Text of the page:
They may still be largely alone — Mr. Fea isn’t expecting the editorial to cause a big shift among evangelicals. But given how close the 2016 election was, it may help shave off enough of Mr. Trump’s evangelical support to make a difference in 2020, he said.

And Christianity Today, whose cover stories in recent years have ranged from India and Thailand to Vietnam and Nigeria, is also looking at its broader constituency with diverse political views.

Mr. Fea said he’s heard “story after story” about American missionaries who face tensions with the local populace who assume that the missionaries fit the dominant political stereotype of American evangelicals. This editorial may help give them some distance, he said.

Gina A. Zurlo, co-director of the Center for the Study of Global Christianity, estimated that the United States has about 65 million evangelicals, more than any single country but dwarfed by the 355 worldwide as of 2015, with particularly large populations in Nigeria, China, Brazil and Ethiopia.

Read the entire piece here.  I appreciate Smith’s sensitivity to the global influence of Christianity Today.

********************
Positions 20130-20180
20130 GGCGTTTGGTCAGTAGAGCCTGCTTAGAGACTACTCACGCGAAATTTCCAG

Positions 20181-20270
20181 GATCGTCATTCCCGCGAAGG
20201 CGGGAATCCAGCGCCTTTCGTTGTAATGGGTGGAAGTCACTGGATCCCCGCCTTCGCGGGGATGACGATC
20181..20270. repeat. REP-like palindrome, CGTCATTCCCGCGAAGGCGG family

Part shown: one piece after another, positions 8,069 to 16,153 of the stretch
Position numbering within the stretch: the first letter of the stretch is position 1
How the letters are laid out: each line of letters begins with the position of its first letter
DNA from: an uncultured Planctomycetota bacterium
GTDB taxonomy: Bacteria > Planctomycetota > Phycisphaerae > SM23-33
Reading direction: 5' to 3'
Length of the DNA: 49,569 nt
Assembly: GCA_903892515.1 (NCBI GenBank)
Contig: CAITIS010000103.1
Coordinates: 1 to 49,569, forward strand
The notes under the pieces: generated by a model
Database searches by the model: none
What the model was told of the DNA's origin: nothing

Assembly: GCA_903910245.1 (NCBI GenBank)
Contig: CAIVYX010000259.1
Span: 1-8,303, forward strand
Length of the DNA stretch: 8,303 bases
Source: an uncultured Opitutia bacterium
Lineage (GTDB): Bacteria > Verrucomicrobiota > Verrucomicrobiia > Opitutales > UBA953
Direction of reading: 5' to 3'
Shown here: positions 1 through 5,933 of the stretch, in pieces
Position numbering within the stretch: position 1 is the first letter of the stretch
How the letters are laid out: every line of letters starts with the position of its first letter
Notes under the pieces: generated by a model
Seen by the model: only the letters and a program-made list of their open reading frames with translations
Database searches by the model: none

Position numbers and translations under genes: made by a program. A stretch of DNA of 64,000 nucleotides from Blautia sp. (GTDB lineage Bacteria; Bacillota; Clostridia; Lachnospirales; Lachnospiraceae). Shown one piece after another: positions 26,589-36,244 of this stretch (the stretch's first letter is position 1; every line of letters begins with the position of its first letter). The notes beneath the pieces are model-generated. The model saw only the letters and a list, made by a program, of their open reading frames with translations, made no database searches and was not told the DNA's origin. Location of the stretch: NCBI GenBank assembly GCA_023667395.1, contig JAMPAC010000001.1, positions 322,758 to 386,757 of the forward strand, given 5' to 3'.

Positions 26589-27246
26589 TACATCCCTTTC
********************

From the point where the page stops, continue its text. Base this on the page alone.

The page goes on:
This Reminds Me of What I Heard Every Night on the *Believe Me* Book Tour

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Christianity Today’s CEO Tim Dalrymple responding to critics of Mark Galli’s recent editorial calling for the removal of Donald Trump:

Reader responses to Mark Galli’s recent editorial have spanned the spectrum. We have received countless notes of encouragement from readers who were profoundly moved. They no longer feel alone. They have hope again. Many have told us of reading the editorial with tears in their eyes, sharing it with children who have wandered from the faith, rejoicing that at last someone was articulating what they felt in their hearts. They felt this was a watershed moment in the history of the American church—or they hoped it would prove to be. Stay strong, they told us, knowing we were about to reap the whirlwind.

I know some of these people.  I met them when I was on the road with Believe Me: The Evangelical Road to Donald Trump. I am glad that those in the 19% are finding their voice!

James Dobson Weighs-In on the *Christianity Today* Editorial

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Here is the latest from the court evangelical and family values champion: